Handbook of Prescriptive Treatments for Adults

  • Michel Hersen
  • Robert T. Ammerman

Table of contents

  1. Front Matter
    Pages i-xxiii
  2. Introduction

    1. Front Matter
      Pages 1-1
    2. Ron Acierno, Michel Hersen, Robert T. Ammerman
      Pages 3-27
  3. Specific Disorders

    1. Front Matter
      Pages 29-29
    2. Benoit H. Mulsant, Jules Rosen
      Pages 31-51
    3. Kimberly S. Walitzer, Gerard J. Connors
      Pages 53-71
    4. Stewart A. Anderson, Petronilla Vaulx-Smith, Matcheri S. Keshavan
      Pages 73-94
    5. Lynn P. Rehm, James P. LePage, Susanne Bailey
      Pages 95-117
    6. Robert A. Philibert, George Winokur
      Pages 119-134
    7. Michelle G. Craske, Sachin V. Waikar
      Pages 135-155
    8. Richard P. Mattick, Gavin Andrews
      Pages 157-177
    9. F. Dudley McGlynn
      Pages 179-196
    10. Conor Duggan
      Pages 197-216
    11. Gary Alan-Hue Christenson, Thomas Brooke Mackenzie
      Pages 217-235
    12. Terence M. Keane, Lisa M. Fisher, Karen E. Krinsley, Barbara L. Niles
      Pages 237-260
    13. T. D. Borkovec, Lizabeth Roemer
      Pages 261-281
    14. Pamela E. Parker, Charles V. Ford
      Pages 283-295
    15. Philip M. Coons
      Pages 297-315
    16. Nathaniel McConaghy
      Pages 317-346
    17. Michael P. Carey, Larry J. Lantinga, Dennis J. Krauss
      Pages 347-367
    18. Brant W. Riedel, Kenneth L. Lichstein
      Pages 369-392
  4. Special Issues

    1. Front Matter
      Pages 421-421
    2. Donald A. Williamson, Shannon B. Sebastian
      Pages 423-442
    3. Robert D. Kerns
      Pages 443-461
    4. Grant T. Harris, Marnie E. Rice
      Pages 463-486
    5. Diane R. Follingstad, Heather Breiter
      Pages 487-505
  5. Back Matter
    Pages 507-512

About this book


This book could not have been conceptualized or published 20 years ago. Indeed, it is doubtful that we could have organized the material for this handbook 10 years ago. Over the last 20 years, however, the painstaking efforts of many clinical researchers working with a variety of resistive psychopathologies have resulted in specific psychotherapies and pharmacotherapies that are effective with a significant propor­ tion of patients, at least for some of the disorders. Much clinical research remains to be carried out in the forthcoming decades. But now that we are nearing the 21st century, at least some statement about efficacy can be made. In 1967, Gordon Paul succinctly stated that the ultimate goal of treatment outcome research is to determine "What treatment, by whom, is most effective for this individual with that specific problem, and under which set of circumstances" (p. 111). At that time, empirical evaluations of psychosocial and pharmacologic treatments were few and far between. Methodological strategies for determining treatment effectiveness were also in the formative stage, as exemplified by introduc­ tion of control groups that received inactive interventions (i. e. , placebo) and the relatively recent practice of comparing two or more treatments in addition to placebo. In the almost three decades since Paul's oft-quoted dictum, both the quantity and the quality of treatment outcome research with adults have increased dramati­ cally.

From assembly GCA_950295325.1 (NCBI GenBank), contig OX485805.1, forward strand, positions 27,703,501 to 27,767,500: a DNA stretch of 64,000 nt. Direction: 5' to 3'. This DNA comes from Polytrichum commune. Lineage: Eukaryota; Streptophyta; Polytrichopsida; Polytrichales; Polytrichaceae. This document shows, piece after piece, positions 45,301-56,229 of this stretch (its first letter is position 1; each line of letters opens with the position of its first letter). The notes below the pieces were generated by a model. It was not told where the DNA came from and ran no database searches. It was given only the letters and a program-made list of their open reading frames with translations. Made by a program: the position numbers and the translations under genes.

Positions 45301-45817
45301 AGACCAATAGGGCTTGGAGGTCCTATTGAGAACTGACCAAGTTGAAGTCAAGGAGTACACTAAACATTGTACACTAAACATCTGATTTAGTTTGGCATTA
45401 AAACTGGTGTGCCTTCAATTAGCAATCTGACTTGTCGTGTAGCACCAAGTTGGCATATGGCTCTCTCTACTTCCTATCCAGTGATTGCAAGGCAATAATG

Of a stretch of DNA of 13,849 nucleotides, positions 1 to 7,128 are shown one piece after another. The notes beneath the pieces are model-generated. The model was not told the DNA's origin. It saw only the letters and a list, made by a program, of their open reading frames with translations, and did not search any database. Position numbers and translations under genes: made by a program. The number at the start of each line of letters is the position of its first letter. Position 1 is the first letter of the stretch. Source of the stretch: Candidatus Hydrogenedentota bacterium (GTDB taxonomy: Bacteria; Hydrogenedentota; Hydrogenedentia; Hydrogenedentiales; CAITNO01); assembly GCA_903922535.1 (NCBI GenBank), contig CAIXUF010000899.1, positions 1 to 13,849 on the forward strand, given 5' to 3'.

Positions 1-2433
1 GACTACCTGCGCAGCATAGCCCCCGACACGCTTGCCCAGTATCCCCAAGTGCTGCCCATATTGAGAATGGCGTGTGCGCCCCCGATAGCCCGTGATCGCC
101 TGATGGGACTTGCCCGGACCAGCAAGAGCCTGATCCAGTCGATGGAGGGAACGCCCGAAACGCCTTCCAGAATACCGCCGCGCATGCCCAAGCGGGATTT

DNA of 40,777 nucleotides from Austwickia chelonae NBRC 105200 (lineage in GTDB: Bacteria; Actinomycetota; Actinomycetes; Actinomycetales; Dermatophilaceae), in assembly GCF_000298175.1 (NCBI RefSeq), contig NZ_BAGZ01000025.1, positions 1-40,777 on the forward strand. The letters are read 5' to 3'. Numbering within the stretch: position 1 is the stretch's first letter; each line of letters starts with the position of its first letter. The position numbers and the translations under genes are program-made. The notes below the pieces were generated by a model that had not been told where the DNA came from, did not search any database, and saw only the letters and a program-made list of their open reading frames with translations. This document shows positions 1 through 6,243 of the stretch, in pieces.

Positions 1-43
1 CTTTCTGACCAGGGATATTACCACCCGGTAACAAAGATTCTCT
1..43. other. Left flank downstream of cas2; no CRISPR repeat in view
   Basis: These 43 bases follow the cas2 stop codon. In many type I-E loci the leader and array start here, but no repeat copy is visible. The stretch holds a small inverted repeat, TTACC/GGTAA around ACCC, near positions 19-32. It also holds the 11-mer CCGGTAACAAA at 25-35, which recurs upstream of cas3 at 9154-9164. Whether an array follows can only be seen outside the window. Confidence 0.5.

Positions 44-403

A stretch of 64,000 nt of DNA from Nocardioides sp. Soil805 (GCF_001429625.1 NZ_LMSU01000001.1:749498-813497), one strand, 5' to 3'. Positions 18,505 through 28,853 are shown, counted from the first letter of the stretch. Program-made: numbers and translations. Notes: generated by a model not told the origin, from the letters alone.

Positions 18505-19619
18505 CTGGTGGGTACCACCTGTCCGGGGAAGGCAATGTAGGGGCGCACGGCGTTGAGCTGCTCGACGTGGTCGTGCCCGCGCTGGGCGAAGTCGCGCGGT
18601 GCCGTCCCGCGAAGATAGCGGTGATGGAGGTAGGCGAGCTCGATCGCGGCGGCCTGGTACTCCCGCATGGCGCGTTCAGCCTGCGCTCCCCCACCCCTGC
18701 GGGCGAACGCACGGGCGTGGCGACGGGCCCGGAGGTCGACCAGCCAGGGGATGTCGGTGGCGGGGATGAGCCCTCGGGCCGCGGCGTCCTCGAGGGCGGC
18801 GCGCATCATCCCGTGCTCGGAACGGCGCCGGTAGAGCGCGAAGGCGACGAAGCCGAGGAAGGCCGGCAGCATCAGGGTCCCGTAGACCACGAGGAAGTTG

Depression Management bipolar disorder dementia diagnosis

Editors and affiliations

  • Michel Hersen
    • 1
  • Robert T. Ammerman
    • 2
  1. 1.Center for Psychological StudiesNova Southeastern UniversityFort LauderdaleUSA
  2. 2.Western Pennsylvania School for Blind ChildrenPittsburghUSA

Bibliographic information